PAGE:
Tomorrow morning Betty, Bailey, and I leave Fredericksburg and the Texas Hill Country after six fabulous days. If the area wasn't 1,000 miles from family we might consider a move here for at least part of the year. The town and area have captured our affections and fit our satisfying retirement lifestyle very well.
Founded in 1846 by German immigrants, Fredericksburg is charming, welcoming, and pretty. While I imagine summer weekends are swarming with tourists, this time of year is quiet and unhurried. The main street is lined with almost 4 miles of restaurants, historic buildings, museums, art galleries, antiques stores, public gardens, and an unhurried lifestyle. The Chamber of Commerce folks claim there 350 places to stay, 70 restaurants, and hundreds of stores are here to keep you entertained. Literally dozens of wineries and wine testing rooms call the area home, too.
We spent a very pleasant 90 minutes touring the 10 buildings that make up the Pioneer Museum in the heart of town. They are filled with period artifacts and beautifully restored.
The town library, churches, and most important buildings are beautiful stone structures, many made from white granite.
Quite surprisingly, the National Museum of the Pacific War, a huge block long structure is located just steps north of Main Street. Why a Pacific War museum in the middle of Texas? Admiral Chester Nimitz, one of the major players in the Pacific Theater during World War ll, is a Fredericksburg native.
Just 10 minutes down the road is the town of Luckenbach, if you can call a general store, barn, and out buildings a town. Made famous by the 1977 hit song by Willie Nelson and Waylon Jennings, something is always happening in Luckenbach.
Concerts by known country artists happened almost every weekend, while every day of the week finds a local musician performing for free inside the eclectic general store.
Since it is only 30 minutes east of town we also took the opportunity to go through the LBJ Texas White House grounds, the place our 36th president was born and is buried.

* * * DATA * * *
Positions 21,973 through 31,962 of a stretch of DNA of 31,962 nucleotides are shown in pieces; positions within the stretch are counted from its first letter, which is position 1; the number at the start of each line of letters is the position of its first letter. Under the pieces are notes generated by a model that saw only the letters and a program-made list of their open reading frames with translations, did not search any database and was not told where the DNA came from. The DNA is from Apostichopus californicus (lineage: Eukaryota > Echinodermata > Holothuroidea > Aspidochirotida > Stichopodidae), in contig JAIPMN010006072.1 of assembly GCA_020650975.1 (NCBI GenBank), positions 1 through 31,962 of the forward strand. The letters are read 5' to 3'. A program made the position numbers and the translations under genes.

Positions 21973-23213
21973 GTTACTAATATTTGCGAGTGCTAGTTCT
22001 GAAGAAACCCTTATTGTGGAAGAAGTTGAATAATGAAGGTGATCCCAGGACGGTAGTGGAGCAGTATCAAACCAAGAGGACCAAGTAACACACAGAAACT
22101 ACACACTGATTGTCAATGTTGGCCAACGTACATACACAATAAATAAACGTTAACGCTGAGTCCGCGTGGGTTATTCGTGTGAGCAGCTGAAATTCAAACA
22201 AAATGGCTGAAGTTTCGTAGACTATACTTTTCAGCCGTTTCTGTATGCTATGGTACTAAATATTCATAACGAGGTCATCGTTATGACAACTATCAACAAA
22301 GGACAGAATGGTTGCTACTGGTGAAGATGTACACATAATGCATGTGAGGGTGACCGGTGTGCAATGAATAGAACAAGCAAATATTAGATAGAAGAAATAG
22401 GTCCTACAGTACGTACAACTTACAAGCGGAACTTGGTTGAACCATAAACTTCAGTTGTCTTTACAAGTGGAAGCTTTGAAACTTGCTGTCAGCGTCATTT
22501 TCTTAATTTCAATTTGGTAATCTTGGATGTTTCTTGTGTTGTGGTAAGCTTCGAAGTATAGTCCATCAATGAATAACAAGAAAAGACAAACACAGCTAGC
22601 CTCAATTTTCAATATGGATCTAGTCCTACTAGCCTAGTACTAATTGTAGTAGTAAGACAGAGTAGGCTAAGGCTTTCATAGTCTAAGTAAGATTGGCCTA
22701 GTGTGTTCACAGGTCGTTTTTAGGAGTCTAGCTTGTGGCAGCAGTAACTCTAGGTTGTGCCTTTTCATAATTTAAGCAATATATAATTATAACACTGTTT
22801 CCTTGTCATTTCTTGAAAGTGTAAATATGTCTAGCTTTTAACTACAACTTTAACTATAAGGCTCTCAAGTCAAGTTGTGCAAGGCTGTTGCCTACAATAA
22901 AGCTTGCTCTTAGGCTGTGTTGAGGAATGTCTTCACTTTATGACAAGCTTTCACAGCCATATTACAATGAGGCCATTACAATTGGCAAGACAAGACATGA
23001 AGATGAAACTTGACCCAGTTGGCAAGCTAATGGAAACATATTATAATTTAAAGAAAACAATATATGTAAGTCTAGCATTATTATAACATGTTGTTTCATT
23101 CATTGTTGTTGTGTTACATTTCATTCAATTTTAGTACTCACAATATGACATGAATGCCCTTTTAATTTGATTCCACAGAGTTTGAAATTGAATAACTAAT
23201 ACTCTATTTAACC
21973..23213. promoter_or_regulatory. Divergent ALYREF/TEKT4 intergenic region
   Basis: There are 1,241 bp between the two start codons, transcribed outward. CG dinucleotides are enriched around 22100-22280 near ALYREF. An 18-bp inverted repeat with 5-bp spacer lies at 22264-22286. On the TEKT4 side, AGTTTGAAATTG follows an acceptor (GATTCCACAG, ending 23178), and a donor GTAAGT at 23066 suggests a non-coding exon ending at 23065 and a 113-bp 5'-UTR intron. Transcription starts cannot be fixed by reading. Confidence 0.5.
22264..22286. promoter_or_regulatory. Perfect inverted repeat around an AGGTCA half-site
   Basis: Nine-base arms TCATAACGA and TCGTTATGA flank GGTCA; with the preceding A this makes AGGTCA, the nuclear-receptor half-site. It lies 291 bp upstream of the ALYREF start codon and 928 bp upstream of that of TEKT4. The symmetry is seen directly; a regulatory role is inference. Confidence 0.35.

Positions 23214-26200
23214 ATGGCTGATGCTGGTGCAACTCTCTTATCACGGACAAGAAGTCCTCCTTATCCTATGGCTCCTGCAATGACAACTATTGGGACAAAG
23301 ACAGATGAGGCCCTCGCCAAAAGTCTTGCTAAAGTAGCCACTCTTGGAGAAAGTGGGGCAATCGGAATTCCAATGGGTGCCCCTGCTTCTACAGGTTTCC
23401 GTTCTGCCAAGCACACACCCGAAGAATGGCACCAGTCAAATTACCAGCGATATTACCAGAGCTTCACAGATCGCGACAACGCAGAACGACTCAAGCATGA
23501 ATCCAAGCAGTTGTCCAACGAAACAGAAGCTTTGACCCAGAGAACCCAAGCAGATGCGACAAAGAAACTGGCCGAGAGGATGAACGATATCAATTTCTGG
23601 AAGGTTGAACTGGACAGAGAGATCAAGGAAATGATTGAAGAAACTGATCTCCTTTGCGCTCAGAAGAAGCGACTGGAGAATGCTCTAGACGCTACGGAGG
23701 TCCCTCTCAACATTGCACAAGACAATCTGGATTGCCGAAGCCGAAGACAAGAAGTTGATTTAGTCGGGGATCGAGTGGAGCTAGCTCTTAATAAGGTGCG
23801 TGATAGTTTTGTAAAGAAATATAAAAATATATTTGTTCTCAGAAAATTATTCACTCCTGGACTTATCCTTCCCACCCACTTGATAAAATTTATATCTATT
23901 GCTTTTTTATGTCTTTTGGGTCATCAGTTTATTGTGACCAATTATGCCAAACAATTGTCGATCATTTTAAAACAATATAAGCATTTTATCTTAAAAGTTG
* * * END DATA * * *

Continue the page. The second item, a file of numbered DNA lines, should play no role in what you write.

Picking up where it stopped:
A free, CD-guided tour around the stunning grounds made it quite obvious why President Johnson loved his ranch and hill country so much. He actually spent 25% of his presidency at the ranch.
On the way back into town we stumbled on an absolute gem: Wildseed Farms. Hundreds of acres of wild flowers, buildings and grounds with every conceivable yard and garden ornaments, waterfalls, and lily pads bask in the sun.
Even on a weekday afternoon hundreds of folks wandered around, snapping photos and dreaming of backyard improvements. As you might imagine Betty felt like she had died and gone to heaven. After an hour I think I saw smoke coming from the back of her camera. We bought a few unique pieces for our back yard that will travel home somewhere underneath R.T.
An hour or so north of town are lakes and state parks galore. Betty, Bailey, and I spent an afternoon at the beautiful Inks Lake State Park. Tent sites, RV spots nestled in the woods overlooking the water, and a section of mini cabins were mostly full of families enjoying themselves. Swimming, kayaking, fishing, miles of hiking trails, and photo opportunities galore made for a perfect time for us.
I could go on for several hundred more words about this fascinating part of Texas, but instead here are a few more of Betty's photos. Within the next week or so, look for more photos of our Texas adventure at the top of the blog under the Betty's Photos heading.